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D. 360. The Old Testament of all these translations, except the Syrian, is taken from the Septuagint, and not immediately from the Hebrew text.

We will now give some account of the translations of the Bible into the English language. There have been some who have affirmed that Adelme, Bishop of Sherburn, who lived in the beginning of the eighth century, translated the Psalms into the Saxon tongue. That however is uncertain, as some of the best historians make no mention of it; yet it is possible, as he was a man of great parts, and of great learning for those times, and said to be the first Englishman who wrote in the Latin language. About the same time, or a little after, Bede, commonly called the venerable Bede, translated some parts of the New Testament, some say the whole Bible, but that is not probable. Near 200 years later king Alfred translated the Psalms into the same language. In 1382 Wickliff finished his translation of the Bible, which is yet extant; that is to say, there are copies of it in some publick and private libraries. All these translations were made from the Vulgate. In the reign of Henry the eighth several editions of the Old and New Testaments were published in English; one of the most remarkable is that of William Tyndal in 1530. The translation of the New Testament was made from the original Greek, but probably the Old Testament either from the Latin of the Vulgate, or the Greek of the Septuagint. This was soon followed by the improvements of Coverdale and Mathews. By order of the king, Tonstal, Bishop of Durham, and Heath, Bishop of Rochester, made a new translation, which was published in 1541: but, not pleasing Henry, was suppressed by authority. In the reign of king Edward the sixth another translation was made, two editions of which were published, one in 1549, and the other in 1551. In the reign of queen Elizabeth another translation was made, which, being revised by some of the most learned of the Bishops, went by the name of the Bishops' Bible. This professed to be translated from the Hebrew of the Old Testament, and the Greek of the New, though in some instances, when there was a difference, it preferred the Septuagint to the Hebrew.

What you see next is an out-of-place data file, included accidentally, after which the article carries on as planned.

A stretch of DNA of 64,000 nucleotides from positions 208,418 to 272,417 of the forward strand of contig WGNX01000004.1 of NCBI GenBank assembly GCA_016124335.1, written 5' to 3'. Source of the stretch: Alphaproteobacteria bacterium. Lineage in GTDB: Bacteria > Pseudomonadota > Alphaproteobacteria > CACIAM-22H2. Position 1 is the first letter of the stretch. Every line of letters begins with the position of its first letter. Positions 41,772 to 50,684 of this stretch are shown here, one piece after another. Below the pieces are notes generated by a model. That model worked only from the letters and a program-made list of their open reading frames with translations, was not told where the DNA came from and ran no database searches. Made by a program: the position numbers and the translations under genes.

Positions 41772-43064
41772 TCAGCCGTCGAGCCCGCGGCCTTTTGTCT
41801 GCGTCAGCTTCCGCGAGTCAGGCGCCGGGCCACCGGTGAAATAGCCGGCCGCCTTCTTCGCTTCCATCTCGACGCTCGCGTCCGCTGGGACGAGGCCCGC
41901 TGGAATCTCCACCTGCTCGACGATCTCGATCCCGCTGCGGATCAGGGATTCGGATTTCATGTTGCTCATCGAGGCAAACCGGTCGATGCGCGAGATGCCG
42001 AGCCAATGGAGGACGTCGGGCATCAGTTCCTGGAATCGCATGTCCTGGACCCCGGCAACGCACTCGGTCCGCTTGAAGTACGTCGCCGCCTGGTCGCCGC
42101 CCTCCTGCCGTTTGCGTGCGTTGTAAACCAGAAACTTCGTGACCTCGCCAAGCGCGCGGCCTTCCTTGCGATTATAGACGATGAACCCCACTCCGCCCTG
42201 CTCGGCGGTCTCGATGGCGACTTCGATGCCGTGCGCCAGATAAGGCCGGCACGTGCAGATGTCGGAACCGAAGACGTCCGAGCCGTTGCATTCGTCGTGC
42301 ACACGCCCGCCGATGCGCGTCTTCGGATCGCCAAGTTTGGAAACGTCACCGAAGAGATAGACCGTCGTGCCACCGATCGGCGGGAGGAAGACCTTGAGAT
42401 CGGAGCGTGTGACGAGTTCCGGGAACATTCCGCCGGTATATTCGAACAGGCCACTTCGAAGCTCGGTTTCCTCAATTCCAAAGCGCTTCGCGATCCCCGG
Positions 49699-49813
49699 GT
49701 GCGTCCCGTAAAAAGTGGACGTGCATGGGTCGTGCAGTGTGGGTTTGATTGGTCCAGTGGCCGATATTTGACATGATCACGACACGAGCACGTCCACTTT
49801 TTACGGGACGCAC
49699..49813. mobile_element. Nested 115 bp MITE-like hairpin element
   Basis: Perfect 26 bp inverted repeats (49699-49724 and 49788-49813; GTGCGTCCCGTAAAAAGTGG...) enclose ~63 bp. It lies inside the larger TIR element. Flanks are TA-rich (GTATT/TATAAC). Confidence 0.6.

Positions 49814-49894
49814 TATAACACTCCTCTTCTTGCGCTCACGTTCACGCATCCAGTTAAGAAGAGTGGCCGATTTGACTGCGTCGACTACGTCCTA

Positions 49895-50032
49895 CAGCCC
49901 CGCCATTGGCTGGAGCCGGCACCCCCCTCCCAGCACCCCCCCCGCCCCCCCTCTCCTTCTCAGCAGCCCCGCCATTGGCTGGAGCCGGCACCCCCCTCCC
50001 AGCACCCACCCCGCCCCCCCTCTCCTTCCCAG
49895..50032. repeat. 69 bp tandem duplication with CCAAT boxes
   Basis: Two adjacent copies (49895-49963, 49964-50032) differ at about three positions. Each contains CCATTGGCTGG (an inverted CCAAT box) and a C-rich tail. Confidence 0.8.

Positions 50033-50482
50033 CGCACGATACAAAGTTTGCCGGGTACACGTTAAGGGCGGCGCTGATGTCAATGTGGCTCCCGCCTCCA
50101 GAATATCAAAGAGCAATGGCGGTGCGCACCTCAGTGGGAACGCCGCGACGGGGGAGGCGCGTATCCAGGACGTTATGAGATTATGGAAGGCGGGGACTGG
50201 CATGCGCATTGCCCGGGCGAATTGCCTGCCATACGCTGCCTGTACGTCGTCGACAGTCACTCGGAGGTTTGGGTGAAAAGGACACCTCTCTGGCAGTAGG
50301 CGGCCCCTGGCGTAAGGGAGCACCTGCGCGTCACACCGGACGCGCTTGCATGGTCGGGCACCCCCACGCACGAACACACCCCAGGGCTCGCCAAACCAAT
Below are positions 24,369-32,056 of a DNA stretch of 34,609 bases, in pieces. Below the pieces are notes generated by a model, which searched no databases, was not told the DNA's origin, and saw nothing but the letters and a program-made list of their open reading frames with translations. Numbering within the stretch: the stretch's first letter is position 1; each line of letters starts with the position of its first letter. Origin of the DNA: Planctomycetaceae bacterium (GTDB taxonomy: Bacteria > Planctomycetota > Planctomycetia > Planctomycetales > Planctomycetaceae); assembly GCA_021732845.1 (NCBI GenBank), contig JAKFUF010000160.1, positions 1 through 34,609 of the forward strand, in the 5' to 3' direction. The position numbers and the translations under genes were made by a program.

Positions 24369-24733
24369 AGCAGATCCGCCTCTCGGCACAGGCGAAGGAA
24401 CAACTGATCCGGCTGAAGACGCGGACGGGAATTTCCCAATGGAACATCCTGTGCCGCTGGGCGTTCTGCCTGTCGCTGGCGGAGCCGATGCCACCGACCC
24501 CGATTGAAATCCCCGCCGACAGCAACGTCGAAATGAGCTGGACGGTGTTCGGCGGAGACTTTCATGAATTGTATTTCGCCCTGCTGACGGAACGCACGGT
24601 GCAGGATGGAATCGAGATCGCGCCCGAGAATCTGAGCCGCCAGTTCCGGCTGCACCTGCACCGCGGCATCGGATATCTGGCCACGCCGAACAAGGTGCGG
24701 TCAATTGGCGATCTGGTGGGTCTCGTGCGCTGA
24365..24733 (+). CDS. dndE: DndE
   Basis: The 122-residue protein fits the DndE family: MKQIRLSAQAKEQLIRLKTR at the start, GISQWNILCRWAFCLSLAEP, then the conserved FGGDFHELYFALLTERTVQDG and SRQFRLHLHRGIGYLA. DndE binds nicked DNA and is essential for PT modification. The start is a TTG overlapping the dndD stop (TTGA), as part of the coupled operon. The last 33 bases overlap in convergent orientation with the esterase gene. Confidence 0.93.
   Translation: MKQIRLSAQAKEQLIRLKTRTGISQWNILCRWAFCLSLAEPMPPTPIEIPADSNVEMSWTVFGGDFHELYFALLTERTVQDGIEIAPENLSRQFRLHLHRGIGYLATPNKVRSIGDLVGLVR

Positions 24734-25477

This last circumstance, with some others, induced king James the first to select fifty-four persons, eminent in learning, and particularly well acquainted with the original languages in which the Old and New Testaments were written, to make a new translation of the whole Bible. In the year 1607, forty-seven of those persons, the other seven probably having died, assembled together, and arranged themselves into committees, to each of which a portion was given to translate. They were favoured not only with the best translations, but with the most accurate copies, and the various readings of the original text. After about three years assiduous labour, they severally completed the parts assigned them. They then met together, and while one read the translation newly formed, the rest had each a copy of the original text in his hand, or some one of the ancient versions, and when any difficulty occurred they stopped, till by common. consultation it was determined what was most agreeable to the inspired Original. This translation was first published A. D. 1610, and is the one which has been ever since that time printed by publick authority, and generally used in the British dominions. It may be added with safety, that it has been generally approved by men of learning and piety of all denominations, of which its having never been superseded by any other, for one hundred and eighty years, is a sufficient proof.

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